Affordable Access

Access to the full text

Study protocol for a randomized control trial to investigate the effectiveness of an 8-week mindfulness-integrated cognitive behavior therapy (MiCBT) transdiagnostic group intervention for primary care patients

Authors
  • Frances, Sarah1, 2
  • Shawyer, Frances1
  • Cayoun, Bruno3
  • Enticott, Joanne1, 4
  • Meadows, Graham1, 5, 6
  • 1 Monash University, Clayton, Victoria, 3800, Australia , Clayton (Australia)
  • 2 Monash University, Dandenong Hospital, 126 - 128 Cleeland St, Dandenong, Victoria, 3175, Australia , Dandenong (Australia)
  • 3 Mindfulness-integrated Cognitive Behavior Therapy Institute, Hobart, Tasmania, Australia , Hobart (Australia)
  • 4 Monash University, Melbourne, VIC, Australia , Melbourne (Australia)
  • 5 Mental Health Program, Monash Health, Melbourne, Victoria, Australia , Melbourne (Australia)
  • 6 University of Melbourne, Parkville, Victoria, 3010, Australia , Parkville (Australia)
Type
Published Article
Journal
BMC Psychiatry
Publisher
Springer (Biomed Central Ltd.)
Publication Date
Jan 06, 2020
Volume
20
Issue
1
Identifiers
DOI: 10.1186/s12888-019-2411-1
Source
Springer Nature
Keywords
License
Green

Abstract

BackgroundEffective transdiagnostic treatments for patients presenting with principal or comorbid symptoms of anxiety and depression enable more efficient provision of mental health care and may be particularly suitable for the varied population seen in primary healthcare settings. Mindfulness-integrated cognitive behavior therapy (MiCBT) is a transdiagnostic intervention that integrates aspects of CBT, including exposure skills targeting avoidance, with training in mindfulness meditation skills adopted from the Vipassana or insight tradition taught by the Burmese teachers U Ba Khin and Goenka. MiCBT is distinguished from both cognitive therapy and mindfulness-based cognitive therapy by the use of a theoretical framework which proposes that the locus of reinforcement of behavior is the interoceptive experience (body sensations) that co-arises with self-referential thinking. Consequently, MiCBT has a strong focus on body scanning to develop interoceptive awareness and equanimity. Designed for clinical purposes, the four-stage systemic approach of MiCBT, comprising intra-personal (Stage 1) exposure (Stage 2), interpersonal (Stage 3), and empathic (Stage 4) skillsets, is a distinguishing feature among other mindfulness-based interventions (MBIs). The aim of this study is to investigate whether and how group MiCBT decreases depression and anxiety symptoms for patients with a range of common mental health conditions.MethodsParticipants (n = 120) recruited via medical practitioner referral will be randomized to MiCBT or a wait-list control. Inclusion criteria are age 18–75; fluent in English and having a Kessler Psychological Distress Scale (K10) score of 20 or more. The MiCBT treatment group receive an 8-week MiCBT intervention delivered in a private psychology practice. Participants complete a suite of online self-report measures and record the amount of meditation practice undertaken each week. The control group receive usual treatment and complete the measures at the same time points. Primary outcome measures are the Depression Anxiety Stress Scale-21 (DASS-21) and K10. Analysis will use mixed-model repeated measures.DiscussionThe potential ability of MiCBT to provide a comprehensive therapeutic system that is applicable across diagnostic groups would make it an attractive addition to the available MBIs.Trial registrationThis trial is registered with the Australia and New Zealand Clinical Trials Registry: ACTRN12617000061336; Date of registration: 11th January 2017.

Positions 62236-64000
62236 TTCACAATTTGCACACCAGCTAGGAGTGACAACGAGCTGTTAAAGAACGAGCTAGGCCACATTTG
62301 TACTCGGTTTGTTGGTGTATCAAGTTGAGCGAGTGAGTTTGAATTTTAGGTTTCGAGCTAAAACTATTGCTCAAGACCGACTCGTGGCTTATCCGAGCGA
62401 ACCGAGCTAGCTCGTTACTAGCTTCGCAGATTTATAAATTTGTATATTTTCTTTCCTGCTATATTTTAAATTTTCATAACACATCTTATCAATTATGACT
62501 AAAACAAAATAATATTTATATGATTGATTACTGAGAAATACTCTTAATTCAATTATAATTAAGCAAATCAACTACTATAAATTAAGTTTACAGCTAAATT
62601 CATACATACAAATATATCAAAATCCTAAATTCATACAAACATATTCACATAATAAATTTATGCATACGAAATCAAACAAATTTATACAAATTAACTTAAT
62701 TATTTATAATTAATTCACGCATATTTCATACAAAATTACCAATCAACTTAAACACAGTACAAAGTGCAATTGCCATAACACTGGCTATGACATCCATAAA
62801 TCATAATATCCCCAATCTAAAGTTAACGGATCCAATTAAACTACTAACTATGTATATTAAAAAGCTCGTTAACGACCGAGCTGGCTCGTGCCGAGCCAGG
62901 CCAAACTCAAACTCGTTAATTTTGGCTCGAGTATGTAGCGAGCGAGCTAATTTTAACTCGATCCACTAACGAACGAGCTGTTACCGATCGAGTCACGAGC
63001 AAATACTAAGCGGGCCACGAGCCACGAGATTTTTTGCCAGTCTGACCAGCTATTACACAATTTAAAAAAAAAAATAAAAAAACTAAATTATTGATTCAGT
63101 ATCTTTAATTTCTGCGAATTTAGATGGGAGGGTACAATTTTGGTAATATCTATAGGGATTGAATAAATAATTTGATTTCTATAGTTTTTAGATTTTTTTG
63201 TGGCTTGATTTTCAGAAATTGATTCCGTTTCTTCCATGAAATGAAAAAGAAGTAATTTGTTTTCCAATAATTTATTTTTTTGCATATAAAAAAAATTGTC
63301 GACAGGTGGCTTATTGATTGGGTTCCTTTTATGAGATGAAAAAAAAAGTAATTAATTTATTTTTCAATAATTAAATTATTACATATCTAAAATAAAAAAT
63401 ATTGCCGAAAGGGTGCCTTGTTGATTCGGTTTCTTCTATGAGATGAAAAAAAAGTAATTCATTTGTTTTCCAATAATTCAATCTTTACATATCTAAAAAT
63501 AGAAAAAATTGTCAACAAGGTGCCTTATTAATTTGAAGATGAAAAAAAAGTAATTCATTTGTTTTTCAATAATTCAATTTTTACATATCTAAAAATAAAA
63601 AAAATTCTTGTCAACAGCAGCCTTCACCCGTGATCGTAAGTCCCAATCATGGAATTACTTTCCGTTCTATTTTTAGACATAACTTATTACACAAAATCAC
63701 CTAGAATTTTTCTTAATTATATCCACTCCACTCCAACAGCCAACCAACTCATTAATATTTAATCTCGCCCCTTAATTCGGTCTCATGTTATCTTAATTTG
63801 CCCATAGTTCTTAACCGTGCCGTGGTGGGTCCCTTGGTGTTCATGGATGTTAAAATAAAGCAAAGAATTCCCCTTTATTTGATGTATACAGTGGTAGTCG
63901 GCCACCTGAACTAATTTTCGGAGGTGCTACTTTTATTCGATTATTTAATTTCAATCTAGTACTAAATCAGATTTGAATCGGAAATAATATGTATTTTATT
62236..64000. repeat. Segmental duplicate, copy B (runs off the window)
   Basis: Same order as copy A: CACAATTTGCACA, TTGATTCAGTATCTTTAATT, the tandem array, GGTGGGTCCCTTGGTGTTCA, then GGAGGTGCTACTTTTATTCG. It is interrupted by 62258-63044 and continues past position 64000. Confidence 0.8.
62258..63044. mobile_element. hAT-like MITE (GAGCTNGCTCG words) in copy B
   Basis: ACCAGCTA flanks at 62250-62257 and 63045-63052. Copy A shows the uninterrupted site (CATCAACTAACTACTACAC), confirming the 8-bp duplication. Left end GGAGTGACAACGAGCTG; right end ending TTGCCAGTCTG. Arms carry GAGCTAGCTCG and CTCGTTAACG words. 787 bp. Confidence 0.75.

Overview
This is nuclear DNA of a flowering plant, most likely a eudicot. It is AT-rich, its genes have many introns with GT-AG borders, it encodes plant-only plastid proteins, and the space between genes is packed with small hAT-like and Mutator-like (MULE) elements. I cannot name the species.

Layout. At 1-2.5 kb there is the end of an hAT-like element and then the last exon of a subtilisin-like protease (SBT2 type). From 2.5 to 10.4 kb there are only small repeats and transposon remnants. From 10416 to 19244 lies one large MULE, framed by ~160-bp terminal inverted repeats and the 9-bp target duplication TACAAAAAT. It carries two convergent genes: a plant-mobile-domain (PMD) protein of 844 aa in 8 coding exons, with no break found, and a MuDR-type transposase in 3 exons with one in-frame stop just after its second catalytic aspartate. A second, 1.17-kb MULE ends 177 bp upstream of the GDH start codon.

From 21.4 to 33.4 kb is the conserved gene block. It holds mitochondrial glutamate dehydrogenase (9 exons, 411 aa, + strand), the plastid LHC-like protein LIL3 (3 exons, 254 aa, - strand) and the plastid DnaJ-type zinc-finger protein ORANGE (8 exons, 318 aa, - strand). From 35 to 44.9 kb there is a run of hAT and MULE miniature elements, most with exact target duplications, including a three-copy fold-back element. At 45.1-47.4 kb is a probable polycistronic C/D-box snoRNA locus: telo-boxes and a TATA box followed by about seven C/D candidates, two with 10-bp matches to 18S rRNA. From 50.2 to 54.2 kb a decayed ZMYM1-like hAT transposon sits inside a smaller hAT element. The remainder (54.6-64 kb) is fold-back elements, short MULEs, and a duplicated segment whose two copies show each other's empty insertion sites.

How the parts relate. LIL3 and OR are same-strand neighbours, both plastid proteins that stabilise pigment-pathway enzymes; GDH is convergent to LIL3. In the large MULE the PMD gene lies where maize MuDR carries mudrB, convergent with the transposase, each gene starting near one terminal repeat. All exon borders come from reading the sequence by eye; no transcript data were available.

Report this publication

Statistics

Seen <100 times